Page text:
Revolt World: ‘We’re trying to create magic in a bottle for the culture’

Atlanta’s weekend event combines music, lifestyle, tech, culture, gaming, sports and entrepreneurship.

Credit: Charles Sykes/Invision/AP

Credit: Charles Sykes/Invision/AP

When Deon Graham sat down for dinner at the home of rapper-entrepreneur Sean “Diddy” Combs around 2018, he took a chance and spoke frankly about the need to support talent beyond the music industry.

That intimidating conversation with his idols — Combs, who was also his boss at Combs Global, and music exec Andre Harrell, who died two years later — has evolved into this weekend’s Revolt World, a massive event in Atlanta focused on all things hip-hop. Hosted by Combs’ Black-focused multi-platform media company called Revolt, the three-day event is designed to empower innovators and professionals across the music, lifestyle, tech, culture, gaming and sports industries.

“When I would go to Revolt Music Conference beginning in 2014, people would hand me their mixtape, but I had nothing to do with music and couldn’t help them,” said Graham, who has worked his way up to chief brand officer at Combs Global. “From there, it was about trying to find a way to broaden this beyond music because the culture has evolved into all of these different things.”

Credit: Courtesy of Revolt

Credit: Courtesy of Revolt

That music conference evolved into the Revolt Summit, which has now become Revolt World.

The weekend will feature performances from artists like Don Toliver, Moneybagg Yo, Juvenile and Mannie Fresh. Also on tap will be live tapings of Revolt television shows such as “Caresha Please,” “Assets Over Liabilities,” “Big Facts” and “The Jason Lee Show.” Guests will include Jemele Hill, Flau’jae Johnson, Larry June, Lauren London and Saucy Santana.

Revolt World will offer a podcast pitch competition, wellness zone, master classes, a gaming center and executive chats on professional development. Panel discussions will include mental health in hip-hop, women in sports, hip-hop and fashion, working as an independent artist, the current state of R&B, the global impact of hip-hop and Black women in tech.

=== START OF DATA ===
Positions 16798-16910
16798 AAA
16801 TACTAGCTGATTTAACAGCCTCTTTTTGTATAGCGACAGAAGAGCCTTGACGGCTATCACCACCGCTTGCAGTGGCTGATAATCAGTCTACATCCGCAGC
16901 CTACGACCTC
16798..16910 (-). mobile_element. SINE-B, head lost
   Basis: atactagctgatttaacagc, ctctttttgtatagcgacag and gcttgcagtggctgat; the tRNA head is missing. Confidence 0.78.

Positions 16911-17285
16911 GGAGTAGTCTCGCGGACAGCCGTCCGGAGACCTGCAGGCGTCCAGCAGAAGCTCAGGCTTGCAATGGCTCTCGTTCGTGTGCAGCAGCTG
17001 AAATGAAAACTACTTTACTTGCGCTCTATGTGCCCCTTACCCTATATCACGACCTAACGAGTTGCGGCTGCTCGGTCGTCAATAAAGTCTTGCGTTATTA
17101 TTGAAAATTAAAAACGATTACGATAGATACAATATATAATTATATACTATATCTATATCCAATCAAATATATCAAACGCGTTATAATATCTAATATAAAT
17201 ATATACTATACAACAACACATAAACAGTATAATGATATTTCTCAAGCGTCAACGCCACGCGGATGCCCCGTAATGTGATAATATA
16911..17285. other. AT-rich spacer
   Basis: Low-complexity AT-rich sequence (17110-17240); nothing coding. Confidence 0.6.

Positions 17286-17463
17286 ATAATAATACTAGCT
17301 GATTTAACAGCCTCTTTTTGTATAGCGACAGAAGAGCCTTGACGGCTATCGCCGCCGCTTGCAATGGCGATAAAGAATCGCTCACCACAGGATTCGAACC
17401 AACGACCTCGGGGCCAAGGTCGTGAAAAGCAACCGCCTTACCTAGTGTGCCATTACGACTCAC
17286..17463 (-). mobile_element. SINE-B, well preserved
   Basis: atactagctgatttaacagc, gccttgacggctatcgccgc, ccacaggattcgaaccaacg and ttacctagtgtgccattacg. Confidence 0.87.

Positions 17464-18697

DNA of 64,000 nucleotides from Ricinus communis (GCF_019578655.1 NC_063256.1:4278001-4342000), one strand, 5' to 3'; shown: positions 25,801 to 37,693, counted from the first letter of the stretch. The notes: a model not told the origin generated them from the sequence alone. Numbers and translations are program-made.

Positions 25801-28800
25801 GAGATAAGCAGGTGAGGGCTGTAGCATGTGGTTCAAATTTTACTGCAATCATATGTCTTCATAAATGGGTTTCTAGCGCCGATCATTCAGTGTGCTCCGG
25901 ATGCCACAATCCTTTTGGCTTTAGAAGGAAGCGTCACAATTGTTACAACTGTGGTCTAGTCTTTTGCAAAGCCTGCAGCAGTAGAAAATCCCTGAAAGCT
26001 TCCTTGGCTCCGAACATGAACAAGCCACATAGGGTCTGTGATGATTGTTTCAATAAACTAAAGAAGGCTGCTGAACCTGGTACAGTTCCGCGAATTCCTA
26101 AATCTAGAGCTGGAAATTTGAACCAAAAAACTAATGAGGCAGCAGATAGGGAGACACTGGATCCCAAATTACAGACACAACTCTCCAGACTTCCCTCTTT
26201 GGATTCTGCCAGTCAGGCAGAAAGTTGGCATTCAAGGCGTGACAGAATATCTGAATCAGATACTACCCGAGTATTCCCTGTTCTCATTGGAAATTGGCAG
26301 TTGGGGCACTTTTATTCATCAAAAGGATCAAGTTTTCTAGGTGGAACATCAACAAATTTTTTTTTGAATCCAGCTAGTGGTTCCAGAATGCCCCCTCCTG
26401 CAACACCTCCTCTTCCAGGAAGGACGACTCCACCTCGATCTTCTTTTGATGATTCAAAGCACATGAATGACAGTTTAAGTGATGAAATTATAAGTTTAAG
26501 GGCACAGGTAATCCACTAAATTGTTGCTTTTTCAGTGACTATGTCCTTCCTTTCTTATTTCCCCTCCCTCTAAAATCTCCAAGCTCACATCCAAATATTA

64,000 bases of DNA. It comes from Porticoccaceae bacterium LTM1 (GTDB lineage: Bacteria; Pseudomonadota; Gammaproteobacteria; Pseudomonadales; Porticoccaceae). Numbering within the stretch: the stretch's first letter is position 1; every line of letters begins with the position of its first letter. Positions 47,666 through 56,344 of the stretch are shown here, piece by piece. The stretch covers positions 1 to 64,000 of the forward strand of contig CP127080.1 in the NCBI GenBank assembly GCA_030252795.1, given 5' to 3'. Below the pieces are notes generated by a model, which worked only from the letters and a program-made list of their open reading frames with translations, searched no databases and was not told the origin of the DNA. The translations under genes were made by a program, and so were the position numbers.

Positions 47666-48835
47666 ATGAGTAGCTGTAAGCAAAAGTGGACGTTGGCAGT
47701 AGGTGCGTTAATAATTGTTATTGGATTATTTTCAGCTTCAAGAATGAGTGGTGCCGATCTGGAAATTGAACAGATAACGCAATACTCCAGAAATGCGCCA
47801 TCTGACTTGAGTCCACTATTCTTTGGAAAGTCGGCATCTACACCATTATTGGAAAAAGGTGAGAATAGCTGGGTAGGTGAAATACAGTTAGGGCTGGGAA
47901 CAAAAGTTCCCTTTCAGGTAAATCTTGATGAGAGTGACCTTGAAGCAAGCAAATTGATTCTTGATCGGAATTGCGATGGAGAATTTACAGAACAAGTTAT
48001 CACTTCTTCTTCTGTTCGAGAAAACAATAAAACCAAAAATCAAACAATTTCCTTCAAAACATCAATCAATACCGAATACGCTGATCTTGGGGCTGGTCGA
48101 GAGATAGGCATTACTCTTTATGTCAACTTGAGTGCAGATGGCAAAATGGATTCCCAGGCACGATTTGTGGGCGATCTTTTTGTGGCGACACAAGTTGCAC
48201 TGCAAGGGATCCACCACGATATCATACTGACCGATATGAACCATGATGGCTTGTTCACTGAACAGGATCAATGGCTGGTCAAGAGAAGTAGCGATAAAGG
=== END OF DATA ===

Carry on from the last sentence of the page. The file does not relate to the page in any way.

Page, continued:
One of the main attractions during Revolt World will be a live taping of “The Blackprint,” a television show in its second season that features backstories of creative professionals and culture leaders. Host and Revolt CEO Detavio Samuels will interview rapper-author Jeezy. Samuels said he’s been thinking of Revolt World as Disney World or the “Super Bowl for the culture.”

“Revolt World is about unlocking the potential within the culture and getting the community one step closer to fulfilling their dreams and fantasies,” Samuels said. “We’re also building worlds so that there’s something for everyone. It’s very hard to explain, but we’re trying to create magic in a bottle for the culture.”

Credit: Courtesy of Revolt

Credit: Courtesy of Revolt

The hosts of “Black Girl Stuff,” another Revolt show, will lead a discussion on modern Black love with rapper-actor Joey Bada$$ and actor Tyler Lepley. It’s a rare moment for the brand to pair the Black female talk show hosts on a live stage with men to tap into relationship dynamics.

“When we come together, who knows what can happen?” said Akilah Ffriend, a “Black Girl Stuff” co-host and “Revolt Black News” business correspondent. “It’s important that we’re putting all different people on the stage with us from different types of relationships: folks that are married, single, dating, which is the definition of Revolt. Put them in a room, and let’s see where it goes.”

Hip-hop is commemorating its 50th anniversary this year. Revolt, now headquartered in Midtown Atlanta, is also celebrating a milestone: its 10-year anniversary. The multi-platform brand, which started as cable station, recently earned two BET Hip-Hop Awards nominations this year for Best Hip-Hop Platform with “Caresha Please” and “Drink Champs.”

Credit: Sidd Stamps

Credit: Sidd Stamps

Some critics of Revolt have argued that shows like “Caresha Please” and “Drink Champs” don’t present hip-hop culture in a positive light. However, the executive team thinks of these shows as supporting cultural diversity and as part of a strategy to draw in viewers to other shows such as “The Crew League” and “Revolt Black News.”

“We’ve watched many Black-owned media companies fail because they refuse to play in this space,” Samuels said. “They felt like they had such a responsibility to the Black community that they couldn’t create that work. Our community is not conditioned to show up for the more positive stuff. So if you don’t have a ‘Caresha Please’ or ‘Drink Champs’ bringing people in, then our people never get exposed to that content.”

Added Graham: “It’s important to give creators a platform to be themselves. … Our culture has always needed some swagger, fun, laughter and some balance.”

With Revolt World, the company is also hoping to affect the future.

“This is a little pocket of an example of what it looks like when we all work together,” Graham said. “Our ambitions were always to be a global platform that can connect everybody through culture. It’s always important for us to have a very diverse room, and the culture is fully represented at our table.”


Revolt World

Friday-Sunday, Sept. 22- 24. $119-$399. Pangaea Studios, 3350 Greenbriar Parkway SW, Atlanta. 310-893-9578,